"I find a woman’s intrusion into the House of Commons as embarrassing as if she burst into my bathroom when I had nothing to defend myself with, not even a sponge"
The historian Martin Pugh gave this assessment:
“She campaigned for many women's issues including the provision of nursery schools, widows' pensions, equal employment, women police, and measures to reduce the maternal mortality rates”
The educator and writer Susannah O’Brien gave this assessment:
"In the 1920s women were emerging into the public sphere with a voice and a vote for the first time. Yet despite these new freedoms, they were still imprisoned behind societal expectations. We see these contradictions in the letters both sent and received from Astor’s office"
The history professor at the University of Reading, Dr Jacqui Turner, discussed her electioneering:
"Nancy ran an amazing, lively, witty American-style campaign. She didn’t have that English upper class stiffness [or] formality about her"
Dr Jacqui Turner noted with great insight:
"Nancy Astor has almost become more synonymous with the prejudices of her time than the many men who held similar views but escaped similar censure. They have not been subject to the same level of scrutiny"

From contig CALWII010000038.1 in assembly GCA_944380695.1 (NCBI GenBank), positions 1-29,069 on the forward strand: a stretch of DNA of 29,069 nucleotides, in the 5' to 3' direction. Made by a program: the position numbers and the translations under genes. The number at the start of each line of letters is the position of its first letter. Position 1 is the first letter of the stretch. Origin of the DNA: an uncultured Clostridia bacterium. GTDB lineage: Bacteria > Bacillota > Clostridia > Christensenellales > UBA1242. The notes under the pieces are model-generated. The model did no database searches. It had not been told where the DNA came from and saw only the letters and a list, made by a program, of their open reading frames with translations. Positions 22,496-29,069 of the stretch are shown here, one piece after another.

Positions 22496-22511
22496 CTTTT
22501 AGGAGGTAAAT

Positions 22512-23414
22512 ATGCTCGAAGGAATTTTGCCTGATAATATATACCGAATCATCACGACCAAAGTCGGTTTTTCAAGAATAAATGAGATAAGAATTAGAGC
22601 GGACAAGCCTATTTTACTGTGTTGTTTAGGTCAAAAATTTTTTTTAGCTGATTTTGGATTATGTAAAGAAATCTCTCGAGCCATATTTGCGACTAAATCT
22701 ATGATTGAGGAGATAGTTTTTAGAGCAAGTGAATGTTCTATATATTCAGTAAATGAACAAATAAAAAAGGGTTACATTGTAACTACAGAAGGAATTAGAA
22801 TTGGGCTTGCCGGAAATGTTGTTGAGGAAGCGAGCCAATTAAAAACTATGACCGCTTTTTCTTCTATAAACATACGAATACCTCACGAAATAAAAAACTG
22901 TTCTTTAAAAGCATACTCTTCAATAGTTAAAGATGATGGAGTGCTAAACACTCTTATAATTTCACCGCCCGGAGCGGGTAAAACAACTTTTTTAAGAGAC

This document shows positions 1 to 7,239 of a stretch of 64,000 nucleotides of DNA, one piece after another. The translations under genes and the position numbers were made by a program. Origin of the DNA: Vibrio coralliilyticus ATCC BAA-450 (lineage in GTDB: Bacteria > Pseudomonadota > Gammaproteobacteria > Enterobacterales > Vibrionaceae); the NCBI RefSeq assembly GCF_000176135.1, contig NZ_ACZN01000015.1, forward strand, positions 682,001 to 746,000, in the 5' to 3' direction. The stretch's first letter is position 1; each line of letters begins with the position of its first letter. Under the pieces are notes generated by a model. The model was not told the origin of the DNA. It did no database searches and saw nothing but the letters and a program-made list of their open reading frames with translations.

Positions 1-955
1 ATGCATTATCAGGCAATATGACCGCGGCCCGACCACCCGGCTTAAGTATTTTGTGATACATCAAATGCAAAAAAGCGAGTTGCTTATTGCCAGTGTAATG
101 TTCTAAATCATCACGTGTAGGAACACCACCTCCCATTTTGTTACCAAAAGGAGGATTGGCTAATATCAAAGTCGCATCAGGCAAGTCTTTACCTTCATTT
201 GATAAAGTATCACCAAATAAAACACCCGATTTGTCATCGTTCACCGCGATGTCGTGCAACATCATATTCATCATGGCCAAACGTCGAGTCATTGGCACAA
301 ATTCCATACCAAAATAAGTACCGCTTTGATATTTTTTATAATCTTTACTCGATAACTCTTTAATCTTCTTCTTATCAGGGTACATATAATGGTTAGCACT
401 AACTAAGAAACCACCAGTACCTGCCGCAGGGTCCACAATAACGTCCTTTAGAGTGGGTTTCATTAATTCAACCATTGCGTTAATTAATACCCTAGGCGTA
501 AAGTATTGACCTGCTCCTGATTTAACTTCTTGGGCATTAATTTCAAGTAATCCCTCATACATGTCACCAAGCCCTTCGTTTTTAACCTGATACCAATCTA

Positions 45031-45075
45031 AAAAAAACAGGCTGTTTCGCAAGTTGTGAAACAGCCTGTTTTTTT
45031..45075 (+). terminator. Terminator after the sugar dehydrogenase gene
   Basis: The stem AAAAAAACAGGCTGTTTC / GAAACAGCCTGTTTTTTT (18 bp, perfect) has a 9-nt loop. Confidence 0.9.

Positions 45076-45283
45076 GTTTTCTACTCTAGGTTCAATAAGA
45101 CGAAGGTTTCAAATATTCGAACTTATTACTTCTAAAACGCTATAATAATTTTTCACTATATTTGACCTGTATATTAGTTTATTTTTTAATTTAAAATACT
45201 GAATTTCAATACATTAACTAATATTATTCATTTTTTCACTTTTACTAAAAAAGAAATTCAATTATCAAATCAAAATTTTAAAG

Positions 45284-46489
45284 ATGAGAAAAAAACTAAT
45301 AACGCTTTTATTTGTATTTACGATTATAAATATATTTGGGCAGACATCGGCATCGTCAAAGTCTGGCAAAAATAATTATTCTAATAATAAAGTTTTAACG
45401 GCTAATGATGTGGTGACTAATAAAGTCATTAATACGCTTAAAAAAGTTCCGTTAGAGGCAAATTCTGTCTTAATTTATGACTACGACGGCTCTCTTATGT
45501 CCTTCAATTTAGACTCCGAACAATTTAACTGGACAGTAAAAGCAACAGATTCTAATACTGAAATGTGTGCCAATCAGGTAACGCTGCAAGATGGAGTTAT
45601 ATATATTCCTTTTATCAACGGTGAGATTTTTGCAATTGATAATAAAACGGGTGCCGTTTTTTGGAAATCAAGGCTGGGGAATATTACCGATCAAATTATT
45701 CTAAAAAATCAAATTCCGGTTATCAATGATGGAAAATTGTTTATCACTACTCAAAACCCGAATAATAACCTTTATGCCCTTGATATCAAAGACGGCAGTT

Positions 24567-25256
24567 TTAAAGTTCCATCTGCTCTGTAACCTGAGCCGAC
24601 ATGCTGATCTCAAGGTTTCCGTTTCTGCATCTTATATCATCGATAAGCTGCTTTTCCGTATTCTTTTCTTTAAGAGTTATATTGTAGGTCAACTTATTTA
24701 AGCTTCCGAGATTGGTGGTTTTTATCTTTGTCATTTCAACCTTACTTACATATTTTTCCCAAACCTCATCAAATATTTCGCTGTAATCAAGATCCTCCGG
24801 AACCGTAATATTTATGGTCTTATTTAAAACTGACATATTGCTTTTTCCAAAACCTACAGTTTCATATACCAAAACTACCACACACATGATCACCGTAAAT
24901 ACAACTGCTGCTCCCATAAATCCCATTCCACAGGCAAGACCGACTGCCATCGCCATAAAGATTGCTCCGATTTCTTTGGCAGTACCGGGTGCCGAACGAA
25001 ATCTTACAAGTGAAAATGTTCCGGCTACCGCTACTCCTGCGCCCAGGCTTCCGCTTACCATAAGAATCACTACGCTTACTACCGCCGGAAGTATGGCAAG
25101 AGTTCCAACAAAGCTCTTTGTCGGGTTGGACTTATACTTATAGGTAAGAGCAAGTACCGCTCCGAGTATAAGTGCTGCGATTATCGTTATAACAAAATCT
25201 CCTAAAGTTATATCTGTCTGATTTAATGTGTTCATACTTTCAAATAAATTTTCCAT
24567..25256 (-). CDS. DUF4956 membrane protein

Dr Jacqui Turner talked of historical importance:
"The election of Nancy Astor changed British democracy forever. The importance of her election is that, for the first time, a woman was able to directly influence the parliamentary debate and the writing of the laws of her own land – a responsibility she willingly and ostensibly shouldered for all women"
Glenys Williams, a member of the public in her constituency during WW2 commented:
"Lady Astor continually inspired us with her optimism, courage and indomitable spirit"
The University of Exeter researcher Lisa Berry-Waite shared this observation:
"Nancy Astor’s election success in the 1919 Plymouth Sutton by-election made headlines around the world and represented a new era for British politics"
The Conservative politician Rebecca Smith remembered with admiration and respect:
"Although the circumstances in which she was elected are different than what a lot of us find now, ultimately she opened the door for women MPs to come through, and she held that door open"
The labour leader Jeremy Corbyn was excited at the unveiling of her statue in Plymouth:
"I'm really pleased the statue is going up"